OXFORD UNIVERSITY PRESS

The Oxford Handbook of the Welfare State

ISBN : 9780199579396

Price(incl.tax): 
¥18,260
Author: 
Francis G. Castles; Stephan Leibfried; Jane Lewis; Herbert Obinger; Christopher Pierson
Pages
912 Pages
Format
Hardcover
Size
175 x 254 mm
Pub date
Jul 2010
Series
Oxford Handbooks in Political Science and International Relations
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The Oxford Handbook of the Welfare State is the authoritative and definitive guide to the contemporary welfare state. In a volume consisting of nearly fifty newly-written chapters, a broad range of the world's leading scholars offer a comprehensive account of everything one needs to know about the modern welfare state. The book is divided into eight sections. It opens with three chapters that evaluate the philosophical case for (and against) the welfare state. Surveys of the welfare state>'s history and of the approaches taken to its study are followed by four extended sections, running to some thirty-five chapters in all, which offer a comprehensive and in-depth survey of our current state of knowledge across the whole range of issues that the welfare state embraces. The first of these sections looks at inputs and actors (including the roles of parties, unions, and employers), the impact of gender and religion, patterns of migration and a changing public opinion, the role of international organisations and the impact of globalisation. The next two sections cover policy inputs (in areas such as pensions, health care, disability, care of the elderly, unemployment, and labour market activation) and their outcomes (in terms of inequality and poverty, macroeconomic performance, and retrenchment). The seventh section consists of seven chapters which survey welfare state experience around the globe (and not just within the OECD). Two final chapters consider questions about the global future of the welfare state. The individual chapters of the Handbook are written in an informed but accessible way by leading researchers in their respective fields giving the reader an excellent and truly up-to-date knowledge of the area under discussion. Taken together, they constitute a comprehensive compendium of all that is best in contemporary welfare state research and a unique guide to what is happening now in this most crucial and contested area of social and political development.

Index: 

List of Tables and Figures
About the Contributors
Preface
A Note on the Jacket Illustration
1. Introduction
PART I PHILOSOPHICAL JUSTIFICATIONS AND CRITIQUES OF THE WELFARE STATE
2. Ethics
3. Intellectual Roots
4. Critics and Beyond
PART II HISTORY
5. The Emergence of the Western Welfare State
6. Post-War Welfare State Development
PART III APPROACHES
7. Research Methods
8. Public and Private Social Welfare
9. Families versus State and Market
10. Disciplinary Perspectives
PART IV INPUTS AND ACTORS
11. Needs and Risks
12. Democracy and Capitalism
13. Unions and Employers
14. Parties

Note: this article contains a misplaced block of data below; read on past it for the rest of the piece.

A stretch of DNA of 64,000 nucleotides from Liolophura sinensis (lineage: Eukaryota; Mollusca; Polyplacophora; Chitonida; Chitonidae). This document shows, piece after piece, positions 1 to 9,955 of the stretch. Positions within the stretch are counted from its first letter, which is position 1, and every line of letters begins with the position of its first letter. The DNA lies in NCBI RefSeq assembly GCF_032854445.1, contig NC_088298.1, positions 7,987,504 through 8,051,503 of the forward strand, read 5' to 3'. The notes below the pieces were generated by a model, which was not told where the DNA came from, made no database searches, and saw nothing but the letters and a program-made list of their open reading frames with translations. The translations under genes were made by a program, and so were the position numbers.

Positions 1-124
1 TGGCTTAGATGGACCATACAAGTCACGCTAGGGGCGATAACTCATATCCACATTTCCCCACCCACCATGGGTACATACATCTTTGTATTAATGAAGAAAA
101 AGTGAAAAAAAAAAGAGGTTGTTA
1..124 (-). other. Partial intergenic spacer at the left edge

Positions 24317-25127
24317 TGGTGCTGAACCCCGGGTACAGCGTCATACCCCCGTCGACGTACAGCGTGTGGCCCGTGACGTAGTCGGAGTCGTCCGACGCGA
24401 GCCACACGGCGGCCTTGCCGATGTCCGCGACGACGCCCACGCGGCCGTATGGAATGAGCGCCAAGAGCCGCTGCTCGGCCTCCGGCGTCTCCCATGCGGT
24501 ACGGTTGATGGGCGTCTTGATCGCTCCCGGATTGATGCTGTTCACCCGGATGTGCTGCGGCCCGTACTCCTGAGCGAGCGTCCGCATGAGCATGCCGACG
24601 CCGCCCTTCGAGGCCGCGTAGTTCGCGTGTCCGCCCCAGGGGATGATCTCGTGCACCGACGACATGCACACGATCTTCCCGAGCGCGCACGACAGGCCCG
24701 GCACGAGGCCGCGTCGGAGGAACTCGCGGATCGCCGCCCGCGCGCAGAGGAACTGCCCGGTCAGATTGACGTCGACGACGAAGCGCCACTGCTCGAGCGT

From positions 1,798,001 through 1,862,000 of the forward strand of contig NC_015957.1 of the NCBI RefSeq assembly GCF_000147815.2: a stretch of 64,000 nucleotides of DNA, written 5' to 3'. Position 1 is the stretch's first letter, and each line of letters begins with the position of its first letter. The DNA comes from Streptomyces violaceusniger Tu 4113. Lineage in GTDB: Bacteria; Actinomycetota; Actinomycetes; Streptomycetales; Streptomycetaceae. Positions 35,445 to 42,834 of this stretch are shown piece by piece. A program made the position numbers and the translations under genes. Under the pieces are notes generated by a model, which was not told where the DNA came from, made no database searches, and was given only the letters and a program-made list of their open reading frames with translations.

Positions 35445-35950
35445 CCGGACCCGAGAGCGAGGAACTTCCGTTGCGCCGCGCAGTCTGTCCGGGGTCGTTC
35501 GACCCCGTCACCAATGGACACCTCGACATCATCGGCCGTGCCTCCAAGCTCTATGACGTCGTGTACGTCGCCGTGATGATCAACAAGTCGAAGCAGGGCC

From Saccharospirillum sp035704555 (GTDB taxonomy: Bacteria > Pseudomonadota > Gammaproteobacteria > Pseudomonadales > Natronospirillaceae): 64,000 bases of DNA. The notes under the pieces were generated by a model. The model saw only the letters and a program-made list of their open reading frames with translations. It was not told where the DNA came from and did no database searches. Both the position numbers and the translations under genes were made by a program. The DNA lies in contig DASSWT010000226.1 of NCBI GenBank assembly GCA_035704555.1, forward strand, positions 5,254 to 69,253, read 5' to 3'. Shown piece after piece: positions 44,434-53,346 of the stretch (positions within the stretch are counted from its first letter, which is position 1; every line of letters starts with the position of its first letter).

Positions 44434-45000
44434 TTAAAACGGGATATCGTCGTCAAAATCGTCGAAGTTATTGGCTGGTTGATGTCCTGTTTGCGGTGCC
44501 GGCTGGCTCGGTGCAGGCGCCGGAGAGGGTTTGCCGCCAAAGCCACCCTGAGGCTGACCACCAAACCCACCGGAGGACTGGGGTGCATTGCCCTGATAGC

15. Political Institutions
16. Public Attitudes
17. Gender
18. Religion
19. Migration and Ethnic Minorities
20. European Union
21. Intergovernmental Organizations
22. Globalization
PART V POLICIES
23. Social Expenditure and Revenues
24. Old-Age Pensions
25. Health
26. Long-term Care
27. Work Accident and Sickness Benefits
28. Disability
29. Unemployment Insurance
30. Labour Market Activation
31. Social Assistance
32. Family Benefits and Services
33. Housing
34. Education
PART VI POLICY OUTCOMES
35. Social Rights of Citizenship
36. Inequality and Poverty
37. Macroeconomic Outcomes
38. Welfare Retrenchment
PART VII WORLDS OF WELFARE
39. Models of the Welfare State
Established Welfare States
40. The Nordic Countries
41. Continental Western Europe
42. The South European Countries
43. The English-speaking Countries
Emerging Welfare States
44. Latin America
45. East Asia
46. Eastern Europe and Russia
PART VIII PROSPECTS
47. The Sustainability of Western Welfare States
48. The Global Future of Welfare States

About the author: 

Francis G. Castles is Professor Emeritus at the University of Edinburgh and Adjunct Professor of Political Science at the Research School of Social Sciences at Australian National University and at the Center for Social Policy Research (CeS) in Bremen.; Stephan Leibfried is Professor of Public Policy at the University of Bremen, Director of the Collaborative Research Center Transformations of the State (TranState) and member of the Unit History and Institutions of the Center for Social Policy Research (CeS) there.; Jane Lewis is Professor of Social Policy at the London School of Economics and Political Science, a Fellow of the British Academy, and a Founding Fellow of the Academy of Social Sciences.; Herbert Obinger is Professor of Comparative Public and Social Policy at the University of Bremen, directs the Unit History and Institutions of the Center for Social Policy Research (CeS) and directs two projects in the Collaborative Research Center Transformations of the State (TranState).; Christopher Pierson is Professor of Politics at the University of Nottingham and Director of Teaching and Lead Editor of the British Journal of Politics and International Relations.

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